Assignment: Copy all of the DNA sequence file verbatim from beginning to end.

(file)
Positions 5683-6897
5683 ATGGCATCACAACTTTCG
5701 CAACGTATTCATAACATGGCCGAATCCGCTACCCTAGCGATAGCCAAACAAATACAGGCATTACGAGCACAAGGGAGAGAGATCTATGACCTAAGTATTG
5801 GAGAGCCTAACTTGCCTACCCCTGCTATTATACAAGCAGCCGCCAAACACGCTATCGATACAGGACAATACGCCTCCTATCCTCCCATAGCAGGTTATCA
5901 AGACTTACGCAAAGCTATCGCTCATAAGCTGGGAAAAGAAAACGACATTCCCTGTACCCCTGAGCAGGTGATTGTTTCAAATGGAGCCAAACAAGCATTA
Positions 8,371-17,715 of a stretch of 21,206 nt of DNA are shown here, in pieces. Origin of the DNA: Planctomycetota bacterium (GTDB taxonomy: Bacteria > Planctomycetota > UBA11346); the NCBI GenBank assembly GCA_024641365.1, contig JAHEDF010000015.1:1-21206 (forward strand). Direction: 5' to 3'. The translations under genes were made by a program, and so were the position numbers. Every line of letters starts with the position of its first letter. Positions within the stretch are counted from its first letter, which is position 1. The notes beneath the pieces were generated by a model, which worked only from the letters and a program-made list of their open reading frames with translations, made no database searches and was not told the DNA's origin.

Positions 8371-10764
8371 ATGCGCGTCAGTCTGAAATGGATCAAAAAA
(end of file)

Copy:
Positions 5683-6897
5683 ATGGCATCACAACTTTCG
5701 CAACGTATTCATAACATGGCCGAATCCGCTACCCTAGCGATAGCCAAACAAATACAGGCATTACGAGCACAAGGGAGAGAGATCTATGACCTAAGTATTG
5801 GAGAGCCTAACTTGCCTACCCCTGCTATTATACAAGCAGCCGCCAAACACGCTATCGATACAGGACAATACGCCTCCTATCCTCCCATAGCAGGTTATCA
5901 AGACTTACGCAAAGCTATCGCTCATAAGCTGGGAAAAGAAAACGACATTCCCTGTACCCCTGAGCAGGTGATTGTTTCAAATGGAGCCAAACAAGCATTA
Positions 8,371-17,715 of a stretch of 21,206 nt of DNA are shown here, in pieces. Origin of the DNA: Planctomycetota bacterium (GTDB taxonomy: Bacteria > Planctomycetota > UBA11346); the NCBI GenBank assembly GCA_024641365.1, contig JAHEDF010000015.1:1-21206 (forward strand). Direction: 5' to 3'. The translations under genes were made by a program, and so were the position numbers. Every line of letters starts with the position of its first letter. Positions within the stretch are counted from its first letter, which is position 1. The notes beneath the pieces were generated by a model, which worked only from the letters and a program-made list of their open reading frames with translations, made no database searches and was not told the DNA's origin.

Positions 8371-10764
8371 ATGCGCGTCAGTCTGAAATGGATCAAAAAA